Identity Groups Battle for Kamala Harris’ Replacement

Written by Justin Culetu 

Earlier this November, another general election cycle came and went during which millions of Americans cast their vote for their preferred candidates. In a perfect world, American citizens would vote for the candidate that they believe is best fit by judging their political ideology, proposed policies, qualifications, previous accomplishments, personality, and personal life; the way the great Founding Fathers intended. Unfortunately, the bar is being lowered and people forget about all of the factors listed above while instead focusing on things like race, gender, secular orientation, etc. aka identity politics. 

At the time this article is written, the former Vice President Joe Biden and California Senator Kamala Harris have been crowned by the media as the winners of the 2020 election. Harris still had three years left in her California Senate position, but based on the current results, she will have to step down from that position to fulfill her duties as Vice President. That being said, it is up to California Governor Gavin Newsom to appoint a successor to Kamala Harris’s Senate seat. But that decision is not a very easy one as of now and not for the right reasons.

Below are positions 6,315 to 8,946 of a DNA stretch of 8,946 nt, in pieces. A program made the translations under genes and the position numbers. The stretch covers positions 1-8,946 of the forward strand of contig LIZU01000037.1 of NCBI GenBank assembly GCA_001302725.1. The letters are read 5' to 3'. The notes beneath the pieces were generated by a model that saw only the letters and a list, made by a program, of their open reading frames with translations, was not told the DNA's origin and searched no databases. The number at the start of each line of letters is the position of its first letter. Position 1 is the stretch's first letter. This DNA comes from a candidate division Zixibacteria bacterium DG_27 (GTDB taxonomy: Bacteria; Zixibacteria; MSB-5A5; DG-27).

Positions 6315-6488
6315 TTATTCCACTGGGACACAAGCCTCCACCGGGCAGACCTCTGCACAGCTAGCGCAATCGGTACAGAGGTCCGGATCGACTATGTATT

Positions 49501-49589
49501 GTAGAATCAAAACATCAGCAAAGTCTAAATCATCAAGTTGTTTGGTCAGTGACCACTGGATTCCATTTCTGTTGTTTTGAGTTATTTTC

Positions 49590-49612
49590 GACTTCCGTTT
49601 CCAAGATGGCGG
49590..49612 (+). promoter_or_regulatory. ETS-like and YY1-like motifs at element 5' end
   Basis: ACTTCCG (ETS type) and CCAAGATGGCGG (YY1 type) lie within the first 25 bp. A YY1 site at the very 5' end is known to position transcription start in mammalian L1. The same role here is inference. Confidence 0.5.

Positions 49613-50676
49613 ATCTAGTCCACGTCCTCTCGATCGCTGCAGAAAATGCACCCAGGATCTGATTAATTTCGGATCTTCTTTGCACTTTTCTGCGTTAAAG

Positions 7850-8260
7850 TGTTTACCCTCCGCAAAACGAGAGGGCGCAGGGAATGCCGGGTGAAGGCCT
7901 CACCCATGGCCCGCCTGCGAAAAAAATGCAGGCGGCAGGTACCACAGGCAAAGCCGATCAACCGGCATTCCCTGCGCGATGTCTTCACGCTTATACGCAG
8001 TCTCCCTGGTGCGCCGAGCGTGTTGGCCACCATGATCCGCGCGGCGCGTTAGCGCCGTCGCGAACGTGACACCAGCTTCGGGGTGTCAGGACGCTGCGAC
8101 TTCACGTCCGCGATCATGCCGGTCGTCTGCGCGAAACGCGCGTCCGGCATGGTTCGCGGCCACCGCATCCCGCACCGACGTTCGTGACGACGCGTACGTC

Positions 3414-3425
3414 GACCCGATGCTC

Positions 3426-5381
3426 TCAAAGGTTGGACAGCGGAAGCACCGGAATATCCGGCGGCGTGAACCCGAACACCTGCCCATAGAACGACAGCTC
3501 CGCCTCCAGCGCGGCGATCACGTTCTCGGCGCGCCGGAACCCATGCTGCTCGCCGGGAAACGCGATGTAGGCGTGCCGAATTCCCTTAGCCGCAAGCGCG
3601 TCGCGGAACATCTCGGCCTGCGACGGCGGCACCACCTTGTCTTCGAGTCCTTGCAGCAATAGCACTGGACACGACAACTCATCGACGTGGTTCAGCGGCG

Various identity groups are publicly pressuring Governor Newsom to appoint a person who represents their particular clique. The LGBTQ Victory Fund wants to make history by having the first non-heterosexual Senator in the United States succeed Kamala Harris. Multiple women’s organizations want Newsom to pick a woman. And Latino groups want to appoint California’s first Latino Senator this time around, while Black lives matter supporters want an African American to fill the seat. Instead of focusing on what makes a person best fit for the position such as proposed policies and visions for the country’s progression, these groups as well as millions of Californians, are more influenced by the sexuality, gender, and ethnicity of the proposed candidate. 

Some of Newsom’s possible candidates, all picked to fulfill the demands of the identity groups, are San Francisco Mayor London Breed, Congresswoman Karen Bass of Los Angeles, Congresswoman Barbara Lee of Oakland, and Secretary of State Alex Padilla. 

One of the main ideas of American philosophy states that all human beings are created equal and are guaranteed equal rights and opportunities, but not equal outcomes. In this case, it does not matter which identity group prevails in getting their member to become California Senator, what matters is that the candidate is picked based on their competence, character, and how they plan to approach the tough tasks that the Senate position requires. Every Californian must be represented by this Senator, not just a certain group of people. And choosing someone for a position based on qualities like race, gender, and sexual orientation is racist and bigoted. No one should be inherently qualified or disqualified based on those traits, in part or on their own.